White has been at the center of controversy for the past month, after it was reported that he repeated anti-Semitic conspiracy theories on his Facebook page and in a meeting with the mayor and city council.
White did not attend or promote the rally on Thursday, nor did any elected officials.
The event, which attracted about 25 people, was fairly low key until Abdul Khadir Muhammad, a Mid-Atlantic representative for Farrakhan, spoke.
“What is the fake Jew that calls themselves Jews, the ADL, the JDL,” Muhammad said, referring to the Anti-Defamation League and Jewish Defense League. Members of the Nation of Islam are active in community affairs in White’s ward and the council member has lauded their efforts in the impoverished neighborhoods east of the river.
As Muhammad spoke, Lopez, who was holding a megaphone for him, whispered in his ear, to which Muhammad responded he was “staying positive.”
Then Muhammad tore into Silverman, one of two Jewish members of the D.C. Council.
“Elissa Silverman talking about Brother Farrakhan can’t come into D.C. no more. That will never happen,” he said. “You got your nerve to say Farrakhan can’t come back to D.C. What nerve are you, you fake Jew?”
Neither Lopez nor any speakers challenged Muhammad. As the rally was wrapping up about 10 minutes later, Muhammad shouted “Termites!” in reference to Jews.
Asked about Muhammad’s comments, Lopez stressed that he was an outlier. “We are going to create safe zones, and folks are going to say wrong things and we’ll correct them,” he said.
Several hours later, Lopez emailed The Post to say that Muhammad was not an invited speaker and he wasn’t sure how he ended up at the rally. He also said he privately told Muhammad his comments were unacceptable and that he didn’t want to risk a “physical altercation” by confronting him.
Lopez has been something of a provocateur in city politics who worked on field operations for Adrian Fenty and Bowser’s mayoral campaigns. He unsuccessfully ran for D.C. Council in 2011, and has worked as a business consultant and lobbyist. He was part of a delegation that accompanied Bowser on a 2015 trade mission to China.
In a letter sent Friday to fellow lawmakers and the mayor, Silverman called the rally on the steps of the District government building part of a “disturbing tolerance within our city for anti-Jewish hate speech, which has made these last several weeks increasingly hurtful and difficult for me and others at the Wilson Building who are Jewish, as well as for the entire D.C. Jewish community.”
She blasted Lopez.
“It is unconscionable that event supporters brush off these repugnant words of prejudice simply as ‘wrong things’ to say and speakers going ‘rogue.’ Not at all: This was a deliberately misleading, intentionally designed attempt to stir up division and hatred,” Silverman wrote.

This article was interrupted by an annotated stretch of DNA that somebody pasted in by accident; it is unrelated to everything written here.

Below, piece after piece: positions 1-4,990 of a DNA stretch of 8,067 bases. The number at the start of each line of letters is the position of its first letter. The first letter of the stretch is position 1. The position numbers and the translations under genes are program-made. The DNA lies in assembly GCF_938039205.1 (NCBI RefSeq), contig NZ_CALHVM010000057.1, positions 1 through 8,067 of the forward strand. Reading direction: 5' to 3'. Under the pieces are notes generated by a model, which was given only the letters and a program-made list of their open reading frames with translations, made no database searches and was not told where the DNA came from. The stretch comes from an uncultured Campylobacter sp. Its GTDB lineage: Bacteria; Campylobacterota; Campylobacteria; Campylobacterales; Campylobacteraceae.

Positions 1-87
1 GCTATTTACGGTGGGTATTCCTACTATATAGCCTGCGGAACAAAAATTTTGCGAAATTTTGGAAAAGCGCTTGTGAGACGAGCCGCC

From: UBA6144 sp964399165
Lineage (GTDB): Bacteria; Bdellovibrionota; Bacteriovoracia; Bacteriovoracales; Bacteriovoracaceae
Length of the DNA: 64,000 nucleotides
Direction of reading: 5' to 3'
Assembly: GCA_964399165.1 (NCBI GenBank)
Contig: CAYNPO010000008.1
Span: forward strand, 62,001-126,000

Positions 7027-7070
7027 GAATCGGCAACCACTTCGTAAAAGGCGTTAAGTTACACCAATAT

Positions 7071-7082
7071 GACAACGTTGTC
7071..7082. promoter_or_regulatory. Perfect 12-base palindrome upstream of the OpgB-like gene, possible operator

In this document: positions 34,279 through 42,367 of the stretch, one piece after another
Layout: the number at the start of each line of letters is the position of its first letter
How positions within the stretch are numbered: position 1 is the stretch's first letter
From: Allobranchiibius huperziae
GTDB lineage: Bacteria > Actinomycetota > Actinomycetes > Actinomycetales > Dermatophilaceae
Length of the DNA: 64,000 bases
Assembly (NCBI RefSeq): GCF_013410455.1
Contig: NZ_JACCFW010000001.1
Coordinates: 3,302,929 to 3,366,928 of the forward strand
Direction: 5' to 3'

She asked the mayor to dismiss Lopez from his position on the D.C. Housing Authority Board, which carries a $4,000 annual stipend.
“He organized yesterday’s rally where he held the bullhorn for a hateful speaker who called me a ‘fake Jew’ and sowed division,” Silverman wrote. “This is unacceptable behavior for any type of public servant to our city. It is disgusting.”
Silverman, who has said the city needs to address the influence of the Nation of Islam in the city, called for lawmakers to condemn Farrakhan’s hate and participate in anti-Semitism workshops.
Most Council members condemned Muhammad’s remarks. Council members Mary M. Cheh (D-Ward 3) and Brianne K. Nadeau (D-Ward 1) declined to comment.
But Council members David Grosso (I-At Large), Charles Allen (D-Ward 6) and Chairman Phil Mendelson (D) joined Silverman’s call for Lopez’s dismissal.
“Alleging later that the speaker was not invited (while holding his megaphone) does not mitigate what happened,” Mendelson said in a statement. “Mr. Lopez’s actions have reopened wounds and his ‘apology’ is inadequate.”
In a statement, Bowser said, “Mr. Lopez needs to apologize and make it abundantly clear that he denounces all hateful comments.”
On Friday afternoon, Lopez offered contrition.
“I do not stand for any level of hate and I want to offer my sincerest apologies — especially to my Jewish brothers and sisters — for not having better mechanisms in place to ensure the spirit of the rally — solidarity and peace — was preserved,” he said in a statement. “I will not step down. Instead, I will continue to push forward with the message of unity building.”
Ronald Halber, executive director of the Jewish Community Relations Council of Greater Washington, said the organization was undecided on if the mayor should discipline Lopez. But he said the slurs against Silverman provided White a chance to show he was serious about opposing anti-Semitism.
“This gives Council member White a very obvious and public opportunity to condemn the Nation of Islam, condemn Louis Farrakhan and condemn anti-Semitism. Here it is,” said Halber, whose group has led the charge to rehabilitate White’s relationships with the Jewish community.
White did not respond to requests for comment.